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i have two lists of tuples, where tuples in the each list are all unique. lists have the following format:

[('col1', 'col2', 'col3', 'col4'), ...]

i'm using a nested loop to find the members from both lists that have the same values for given cols, col2 and col3

temp1 = set([])
temp2 = set([])
for item1 in list1:
    for item2 in list2:
        if item1['col2'] == item2['col2'] and \
            item1['col3'] == item2['col3']:
            temp1.add(item1)
            temp2.add(item2)

simply working. but it takes many minutes to complete when there are tens of thousands of items in lists.

Using tabular, i can filter list1 agianst col2, col3 of one item for list2 as given below:

list1 = tb.tabular(records=[...], names=['col1','col2','col3','col4'])
...

for (col1, col2, col3, col4) in list2:
    list1[(list1['col2'] == col2) & (list1['col3'] == col3)]    

which is obviously "doing it wrong" and way much slower than the first.

how can i effectively check items of a list of tuples against all the items of another using numpy or tabular?

thanks

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3 Answers 3

up vote 1 down vote accepted

Try this:

temp1 = set([])
temp2 = set([])

dict1 = dict()
dict2 = dict()

for key, value in zip([tuple(l[1:3]) for l in list1], list1):
    dict1.setdefault(key, list()).append(value)

for key, value in zip([tuple(l[1:3]) for l in list2], list2):
    dict2.setdefault(key, list()).append(value)

for key in dict1:
    if key in dict2:
        temp1.update(dict1[key])
        temp2.update(dict2[key])

Dirty one, but should work.

share|improve this answer
    
works great, thank you. for testing,iused two lists of 10000 tuples of 4 random ints each. nested loops took 59.0425438881secs and yours was 0.13046002388 secs –  hinoglu May 26 '11 at 20:32

"how can i effectively check items of a list of tuples against all the items of another using numpy or tabular"

Well, I have no experience with tabular, and very little with numpy, so I can't give you an exact "canned" solution. But I think I can point you in the right direction. If list1 is length X and list2 is length Y, you're making X * Y checks...while you only need to make X + Y checks.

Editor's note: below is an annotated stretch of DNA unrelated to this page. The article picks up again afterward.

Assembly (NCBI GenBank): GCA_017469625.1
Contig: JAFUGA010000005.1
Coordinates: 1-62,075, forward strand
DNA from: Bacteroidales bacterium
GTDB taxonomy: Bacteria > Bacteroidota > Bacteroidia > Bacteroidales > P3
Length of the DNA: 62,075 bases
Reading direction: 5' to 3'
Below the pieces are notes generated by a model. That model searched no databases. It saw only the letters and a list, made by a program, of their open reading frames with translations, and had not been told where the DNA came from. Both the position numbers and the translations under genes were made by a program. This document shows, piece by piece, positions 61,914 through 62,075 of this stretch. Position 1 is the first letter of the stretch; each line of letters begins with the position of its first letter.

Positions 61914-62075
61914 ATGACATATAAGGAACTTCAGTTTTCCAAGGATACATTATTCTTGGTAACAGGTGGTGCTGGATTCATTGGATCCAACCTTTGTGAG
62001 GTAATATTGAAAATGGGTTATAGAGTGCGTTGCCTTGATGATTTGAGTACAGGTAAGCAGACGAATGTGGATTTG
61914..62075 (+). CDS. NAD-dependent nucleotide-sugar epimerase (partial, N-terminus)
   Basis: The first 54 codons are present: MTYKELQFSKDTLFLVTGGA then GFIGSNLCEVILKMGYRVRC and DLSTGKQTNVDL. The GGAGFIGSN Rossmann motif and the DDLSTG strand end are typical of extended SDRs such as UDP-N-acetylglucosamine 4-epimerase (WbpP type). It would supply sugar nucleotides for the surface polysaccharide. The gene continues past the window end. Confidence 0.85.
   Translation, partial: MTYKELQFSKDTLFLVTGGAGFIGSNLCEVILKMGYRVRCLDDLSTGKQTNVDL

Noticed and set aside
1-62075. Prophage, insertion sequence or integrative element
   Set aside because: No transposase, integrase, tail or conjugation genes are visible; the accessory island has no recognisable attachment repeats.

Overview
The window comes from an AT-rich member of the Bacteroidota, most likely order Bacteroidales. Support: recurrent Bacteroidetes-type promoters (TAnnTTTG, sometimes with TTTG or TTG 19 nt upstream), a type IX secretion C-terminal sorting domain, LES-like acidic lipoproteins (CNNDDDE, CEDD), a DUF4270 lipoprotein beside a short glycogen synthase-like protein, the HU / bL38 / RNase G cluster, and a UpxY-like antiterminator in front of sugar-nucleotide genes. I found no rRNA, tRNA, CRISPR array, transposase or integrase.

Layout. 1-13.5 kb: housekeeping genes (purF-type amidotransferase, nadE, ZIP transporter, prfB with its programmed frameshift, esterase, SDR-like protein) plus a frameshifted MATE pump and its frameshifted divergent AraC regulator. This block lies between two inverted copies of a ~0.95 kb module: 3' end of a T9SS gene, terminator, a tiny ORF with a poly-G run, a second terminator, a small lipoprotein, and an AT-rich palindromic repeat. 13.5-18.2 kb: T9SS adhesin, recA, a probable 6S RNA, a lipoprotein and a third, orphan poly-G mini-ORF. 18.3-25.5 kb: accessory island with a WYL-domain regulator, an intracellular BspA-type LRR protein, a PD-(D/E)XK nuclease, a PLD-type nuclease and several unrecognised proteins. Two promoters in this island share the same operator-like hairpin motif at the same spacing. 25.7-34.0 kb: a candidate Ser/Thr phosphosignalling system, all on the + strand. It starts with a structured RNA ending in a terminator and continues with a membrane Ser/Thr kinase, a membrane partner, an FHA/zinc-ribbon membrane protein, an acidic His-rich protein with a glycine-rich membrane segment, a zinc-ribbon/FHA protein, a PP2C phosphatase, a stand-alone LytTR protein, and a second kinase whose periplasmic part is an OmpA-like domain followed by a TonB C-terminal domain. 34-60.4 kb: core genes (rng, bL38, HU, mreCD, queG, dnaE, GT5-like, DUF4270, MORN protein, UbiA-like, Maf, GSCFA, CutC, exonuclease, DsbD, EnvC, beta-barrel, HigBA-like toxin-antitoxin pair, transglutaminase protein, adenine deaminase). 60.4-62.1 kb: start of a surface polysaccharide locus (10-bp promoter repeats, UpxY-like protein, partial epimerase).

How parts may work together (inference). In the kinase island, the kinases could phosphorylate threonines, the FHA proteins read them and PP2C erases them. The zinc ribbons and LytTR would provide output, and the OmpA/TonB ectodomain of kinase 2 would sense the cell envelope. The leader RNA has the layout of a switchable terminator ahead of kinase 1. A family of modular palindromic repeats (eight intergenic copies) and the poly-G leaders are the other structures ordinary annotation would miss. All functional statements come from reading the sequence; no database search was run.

You should do something like the following (I'm going to pretend these are lists of regular Python tuples - not tabular records - I'm sure you can make the necessary adjustments):

common = {}
for item in list1:
    key = (item[1], item[2])
    if key in common:
        common[key].append(item)
    else:
        common[key] = [item]

first_group = []
second_group = []
for item in list2:
    key = (item[1], item[2])
    if key in common:
        first_group.extend(common[key])
        second_group.append(item)

temp1 = set(first_group)
temp2 = set(second_group)
share|improve this answer
    
you're right, i've totally missed the point in comparison :) thank you. –  hinoglu May 26 '11 at 21:24

I'd create a subclass of tuple which has special __eq__ and __hash__ methods:

>>> class SpecialTuple(tuple):
...     def __eq__(self, t):
...             return self[1] == t[1] and self[2] == t[2]
...     def __hash__(self):
...             return hash((self[1], self[2]))
... 

It compares col1 and col2 and says the tuple are equal at the condition this columns are identicals.

Then filtering is just using set intersection on this special tuples:

>>> list1 = [ (0, 1, 2, 0), (0, 3, 4, 0), (1, 2, 3, 12) ]
>>> list2 = [ (0, 1, 1, 0), (0, 3, 9, 9), (42, 2, 3, 12) ]
>>> set(map(SpecialTuple, list1)) & set(map(SpecialTuple, list2))
set([(42, 2, 3, 12)])

I don't know how fast it is. Tell me. :)

share|improve this answer
    
hash mkaes the set functions to overwrite(?) the existing items in the sets and this results in lesser results :) –  hinoglu May 27 '11 at 6:29
    
Good catch indeed :) –  jd_ May 27 '11 at 7:57

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